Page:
Suppose your friend has suffered a stroke–a major one, which causes hemiplegia in which half of his body paralyzed. Despite being unable to move the left side of his body, your friend is in good spirits–he just got through a stroke and is okay! He has no clue he is paralyzed. He denies paralysis. And when you ask him to move any paralyzed body part, he claims that he is doing it just fine.

Your friend is not just paralyzed; he also has a condition called anosognosia–and he may never know that he has it.

The term anosognosia literally means “unaware of illness” and was coined by a French neurologist Joseph François Babinski in 1914. Anosognosia can be used to refer to any sort of ignorance of disease, as in hallucinations or delusions of schizophrenics and manic depressants, yet these are usually only partially impaired awareness. Full anosognosia usually accompanies blindness and especially hemiplegia – paralysis on one half of the body due to a stroke.

The cause of anosognosia is still largely unknown. Some psychologist claim that it is an extreme case of the denial defense mechanism, yet there is some physiological evidence pointing away from a purely psychological explanation. In the case of hemiplegics, anosognosia only accompanies damage to the right side of the brain, never on the left – if it was purely denial, there would be an equal chance of having anosognosia regardless of which hemisphere is damaged.

It is surprisingly difficult to get an anosognosiastic patient to recognize their own paralysis. If you ask them to do something with their paralyzed hand, for example, they will say that they can see and feel the action, despite their inactivity. You could ask them to clap and they would hopelessly wave one hand in the air–but say that nothing is wrong with their technique. When pressed about their inactivity they may make up excuses, such as that they are tired, or arthritic. Also, anosognastiac patients seem unaware of other patients’ paralysis as well – as if paralysis was not something that happened to humans.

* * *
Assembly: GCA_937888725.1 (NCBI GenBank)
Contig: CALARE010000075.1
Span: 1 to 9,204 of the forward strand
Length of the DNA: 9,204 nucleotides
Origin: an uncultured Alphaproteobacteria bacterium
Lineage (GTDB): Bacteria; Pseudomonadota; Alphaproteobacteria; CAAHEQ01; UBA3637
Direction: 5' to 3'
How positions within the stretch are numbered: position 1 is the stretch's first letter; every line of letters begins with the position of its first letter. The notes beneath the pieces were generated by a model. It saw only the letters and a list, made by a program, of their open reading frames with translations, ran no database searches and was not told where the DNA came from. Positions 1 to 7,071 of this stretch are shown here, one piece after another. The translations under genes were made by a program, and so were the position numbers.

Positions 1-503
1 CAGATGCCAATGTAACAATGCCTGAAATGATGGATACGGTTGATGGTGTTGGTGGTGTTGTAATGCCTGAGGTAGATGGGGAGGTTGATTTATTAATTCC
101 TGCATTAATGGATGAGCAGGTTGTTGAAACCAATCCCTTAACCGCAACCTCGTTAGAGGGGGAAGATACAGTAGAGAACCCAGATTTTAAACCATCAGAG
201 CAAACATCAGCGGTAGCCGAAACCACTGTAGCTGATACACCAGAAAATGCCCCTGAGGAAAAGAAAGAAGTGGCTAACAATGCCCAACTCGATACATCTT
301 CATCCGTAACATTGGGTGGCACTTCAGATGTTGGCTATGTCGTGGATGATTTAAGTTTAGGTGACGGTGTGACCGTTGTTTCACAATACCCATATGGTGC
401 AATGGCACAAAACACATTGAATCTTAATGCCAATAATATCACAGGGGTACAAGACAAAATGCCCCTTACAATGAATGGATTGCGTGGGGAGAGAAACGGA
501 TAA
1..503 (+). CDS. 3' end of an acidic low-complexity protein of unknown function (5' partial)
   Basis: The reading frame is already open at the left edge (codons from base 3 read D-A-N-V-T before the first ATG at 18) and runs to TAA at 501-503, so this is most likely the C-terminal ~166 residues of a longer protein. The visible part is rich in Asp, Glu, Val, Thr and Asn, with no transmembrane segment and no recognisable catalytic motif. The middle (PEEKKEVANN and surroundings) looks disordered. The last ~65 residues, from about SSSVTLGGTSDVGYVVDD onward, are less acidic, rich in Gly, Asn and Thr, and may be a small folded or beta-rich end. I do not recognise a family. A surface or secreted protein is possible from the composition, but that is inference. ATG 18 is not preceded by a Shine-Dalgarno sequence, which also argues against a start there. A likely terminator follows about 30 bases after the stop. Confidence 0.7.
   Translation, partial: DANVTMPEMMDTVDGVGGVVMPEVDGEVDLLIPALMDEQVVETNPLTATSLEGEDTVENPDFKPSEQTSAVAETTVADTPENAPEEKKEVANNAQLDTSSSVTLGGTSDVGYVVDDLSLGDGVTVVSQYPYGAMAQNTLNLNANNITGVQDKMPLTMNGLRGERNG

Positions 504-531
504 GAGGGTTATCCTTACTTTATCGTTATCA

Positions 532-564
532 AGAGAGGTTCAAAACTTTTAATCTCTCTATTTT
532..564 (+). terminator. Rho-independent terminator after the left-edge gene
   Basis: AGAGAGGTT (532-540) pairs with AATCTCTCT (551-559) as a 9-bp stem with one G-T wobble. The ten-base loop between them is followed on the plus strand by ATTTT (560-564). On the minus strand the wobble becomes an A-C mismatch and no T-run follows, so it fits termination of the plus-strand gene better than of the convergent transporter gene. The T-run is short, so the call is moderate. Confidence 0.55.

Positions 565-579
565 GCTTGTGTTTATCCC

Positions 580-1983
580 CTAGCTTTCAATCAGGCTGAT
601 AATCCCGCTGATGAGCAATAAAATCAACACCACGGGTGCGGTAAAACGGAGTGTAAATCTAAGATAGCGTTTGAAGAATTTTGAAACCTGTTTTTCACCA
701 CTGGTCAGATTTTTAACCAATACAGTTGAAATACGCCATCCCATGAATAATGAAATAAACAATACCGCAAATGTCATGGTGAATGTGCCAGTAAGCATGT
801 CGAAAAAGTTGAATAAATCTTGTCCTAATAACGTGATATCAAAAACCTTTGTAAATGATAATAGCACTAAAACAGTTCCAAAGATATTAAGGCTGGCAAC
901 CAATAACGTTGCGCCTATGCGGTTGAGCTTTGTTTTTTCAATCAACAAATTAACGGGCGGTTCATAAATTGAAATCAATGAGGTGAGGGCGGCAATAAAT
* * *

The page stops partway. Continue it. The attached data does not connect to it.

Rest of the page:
In the worst cases, one may even forget that certain appendages are their own – most commonly their paralyzed arm. They will vehemently deny that their arm is theirs, even when it is pointed out to them that it is attached to their body.

An anosgnostic patient can be made lucid of their problems by squirting cold water into the ear on the paralyzed side of the body. Suddenly, patients will become quite aware of their own disability. However, when asked about their previous denials of paralysis, they will tell you that they had been aware of their paralysis the entire time and had never denied this fact. Afterwards, when the effects of the water wears off, they will completely forget their episode of cognizance – in fact, they will know that they were asked whether they were paralyzed, but will say that they denied it.

In some cases anosognosia eventually wears off. In other cases the person is trained to function with their disability–though they still may not be aware that they are disabled at all! Regardless, if the thought of getting anosognosia scares you, then take comfort in the fact that this condition is very rare. Besides… you will probably never know you have a problem at all.